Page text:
/ 10 February 2023

Ramaphosa: Just Energy Transition will be at a pace South Africa can afford

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South Africa is on the path to a just transition. But does it make sense? (Getty Images)

The energy crisis is an “existential threat” to South Africa’s economy and social fabric, said President Cyril Ramaphosa, but South Africans must be mindful of the risks that climate change poses to its society.

Delivering his State of the Nation address on Thursday, Ramaphosa said extreme weather events in the form of drought, floods and wildfires increasingly pose a risk to the health, well-being and safety of the country’s people. 

“We will continue our just transition to a low carbon economy at a pace our country can afford and in a manner that ensures energy security,” he said, adding this would be done in a way that opens up the possibility of new investments, new industrialisation and creates new jobs.

The president’s speech detailed the country’s climate and just transition plans, but more decisive action is needed, according to environmental groups.

More ‘coherent approach’ needed

Responding to Ramaphosa’s address, conservation organisation WWF issued a statement describing how there is an urgent need for a more coherent approach to energy planning. 

“Beyond electricity, South Africa cannot continue to design its energy system based on ad-hoc responses. Not only has the current national integrated energy plan not been enacted, but it is also woefully out of date,” it said.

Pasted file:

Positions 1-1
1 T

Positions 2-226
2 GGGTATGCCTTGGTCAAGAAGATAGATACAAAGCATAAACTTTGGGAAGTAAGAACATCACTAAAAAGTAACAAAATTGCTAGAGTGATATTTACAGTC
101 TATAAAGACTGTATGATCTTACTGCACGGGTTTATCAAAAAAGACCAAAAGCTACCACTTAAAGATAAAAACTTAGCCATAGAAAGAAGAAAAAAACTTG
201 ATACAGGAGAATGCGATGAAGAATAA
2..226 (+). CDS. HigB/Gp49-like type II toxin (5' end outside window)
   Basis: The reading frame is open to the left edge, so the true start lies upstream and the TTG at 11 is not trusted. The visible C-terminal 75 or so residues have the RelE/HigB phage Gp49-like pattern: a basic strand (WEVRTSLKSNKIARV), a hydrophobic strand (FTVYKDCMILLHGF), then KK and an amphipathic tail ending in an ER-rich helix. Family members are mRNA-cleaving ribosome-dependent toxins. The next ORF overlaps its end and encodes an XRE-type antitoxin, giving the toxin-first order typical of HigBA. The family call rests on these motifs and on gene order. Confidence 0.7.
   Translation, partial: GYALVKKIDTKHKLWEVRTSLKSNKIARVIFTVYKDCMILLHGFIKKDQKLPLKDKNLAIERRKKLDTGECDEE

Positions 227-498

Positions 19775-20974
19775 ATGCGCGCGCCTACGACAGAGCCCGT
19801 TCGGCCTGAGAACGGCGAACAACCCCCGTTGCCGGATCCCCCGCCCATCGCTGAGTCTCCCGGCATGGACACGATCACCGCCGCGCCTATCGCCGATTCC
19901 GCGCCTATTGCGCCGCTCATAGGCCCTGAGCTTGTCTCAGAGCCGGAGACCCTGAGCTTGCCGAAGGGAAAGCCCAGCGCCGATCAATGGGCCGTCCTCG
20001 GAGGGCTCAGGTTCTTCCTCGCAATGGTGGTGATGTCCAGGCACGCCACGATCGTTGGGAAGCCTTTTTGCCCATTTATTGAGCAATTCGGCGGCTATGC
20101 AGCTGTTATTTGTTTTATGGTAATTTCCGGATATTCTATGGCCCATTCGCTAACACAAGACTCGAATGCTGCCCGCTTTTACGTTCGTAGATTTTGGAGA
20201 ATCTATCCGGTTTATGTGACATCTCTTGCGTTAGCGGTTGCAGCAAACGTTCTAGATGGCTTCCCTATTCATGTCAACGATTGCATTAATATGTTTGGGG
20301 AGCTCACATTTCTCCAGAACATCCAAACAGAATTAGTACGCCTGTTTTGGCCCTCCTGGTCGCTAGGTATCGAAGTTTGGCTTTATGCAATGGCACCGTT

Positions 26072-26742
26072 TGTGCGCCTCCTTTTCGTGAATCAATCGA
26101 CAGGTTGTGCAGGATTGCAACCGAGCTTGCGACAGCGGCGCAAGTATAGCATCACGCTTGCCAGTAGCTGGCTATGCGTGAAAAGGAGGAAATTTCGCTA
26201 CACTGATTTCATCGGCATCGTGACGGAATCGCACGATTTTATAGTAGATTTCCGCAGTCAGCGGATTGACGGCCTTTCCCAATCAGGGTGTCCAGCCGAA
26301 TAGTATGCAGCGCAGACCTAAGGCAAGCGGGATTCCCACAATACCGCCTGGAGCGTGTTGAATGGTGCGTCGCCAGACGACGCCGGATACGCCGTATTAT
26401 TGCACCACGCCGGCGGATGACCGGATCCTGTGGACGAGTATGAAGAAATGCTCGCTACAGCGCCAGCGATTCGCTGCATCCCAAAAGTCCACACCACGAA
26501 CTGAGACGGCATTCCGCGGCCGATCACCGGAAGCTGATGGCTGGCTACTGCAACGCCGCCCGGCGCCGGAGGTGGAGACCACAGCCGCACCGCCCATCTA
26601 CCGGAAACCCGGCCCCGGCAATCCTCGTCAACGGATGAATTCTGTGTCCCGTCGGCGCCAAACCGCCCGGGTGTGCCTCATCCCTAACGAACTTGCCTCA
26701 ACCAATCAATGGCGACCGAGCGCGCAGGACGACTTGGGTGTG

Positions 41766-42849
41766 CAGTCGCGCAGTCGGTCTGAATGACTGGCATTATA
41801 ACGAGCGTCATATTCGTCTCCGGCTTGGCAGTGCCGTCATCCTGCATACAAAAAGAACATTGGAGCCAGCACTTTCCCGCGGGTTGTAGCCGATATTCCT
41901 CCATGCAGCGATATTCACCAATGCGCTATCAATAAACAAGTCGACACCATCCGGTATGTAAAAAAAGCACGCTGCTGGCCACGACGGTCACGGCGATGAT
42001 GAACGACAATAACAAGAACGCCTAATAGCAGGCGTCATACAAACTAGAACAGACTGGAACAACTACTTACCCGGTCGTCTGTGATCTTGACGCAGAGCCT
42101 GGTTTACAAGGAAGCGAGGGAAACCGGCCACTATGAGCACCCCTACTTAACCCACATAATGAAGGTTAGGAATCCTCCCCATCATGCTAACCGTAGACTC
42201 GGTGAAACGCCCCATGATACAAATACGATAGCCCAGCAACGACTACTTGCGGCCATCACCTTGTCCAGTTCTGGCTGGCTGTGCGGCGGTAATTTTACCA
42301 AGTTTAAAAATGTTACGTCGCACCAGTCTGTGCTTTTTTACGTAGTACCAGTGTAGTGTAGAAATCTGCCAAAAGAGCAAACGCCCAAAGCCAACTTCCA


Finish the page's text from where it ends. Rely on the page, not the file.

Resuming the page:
While Ramaphosa’s reforms, such as tax subsidies for rooftop solar households and businesses to feed back into the grid are welcomed, “we must guard against leaving poor communities behind”, WWF said. 

“If middle-to-high-income households are incentivised to defect from the grid, this would effectively put the burden of the cost of grid maintenance and management on low-income households. As we wait to hear more details in the budget speech, we would urge the minister of finance to divert a significant portion of financial support to low-income households.

“Socially-owned renewable options for low-income households should be a key component of the just energy transition.”

Ramaphosa’s announcement of the state of disaster and the creation of a minister of electricity “all point towards an ad hoc response to the energy crisis,” WWF said. “The integration of mineral resources and energy into one department made sense when energy was synonymous with the extraction of coal, but the large potential for cheap alternative energy that has arisen over the past decade has changed that. However, the separation of electricity from the energy portfolio has the potential to further undermine coherent energy planning.”

That gas is still on the table as part of a short-term, quick-fix to the country’s energy crisis is disappointing, it said. 

“The long lead times in gas exploration and exploitation mean that no local gas can be provided within a five-year time period, likely we would still be developing such fields well into the 2030s. Running these gas plants will also inevitably lock us into a fossil fuel future not aligned to our carbon emissions reduction targets, and billions of taxpayer money will have to be forked out to make this archaic technology cost-competitive.”

Good speech is ‘not enough’

Ramaphosa will not inspire more hope in South Africa with a good speech, but with decisive action against the climate crisis, the electricity crisis and the growing unemployment crisis, said Nhlanhla Sibisi, the climate and energy campaigner for Greenpeace Africa, in a statement.

“As before, Greenpeace Africa welcomes new investment into renewable energy. They are the best and most immediate solution to South Africa’s electricity and unemployment crises. The just transition must continue, with coal-impacted communities at its centre, and guided by climate science.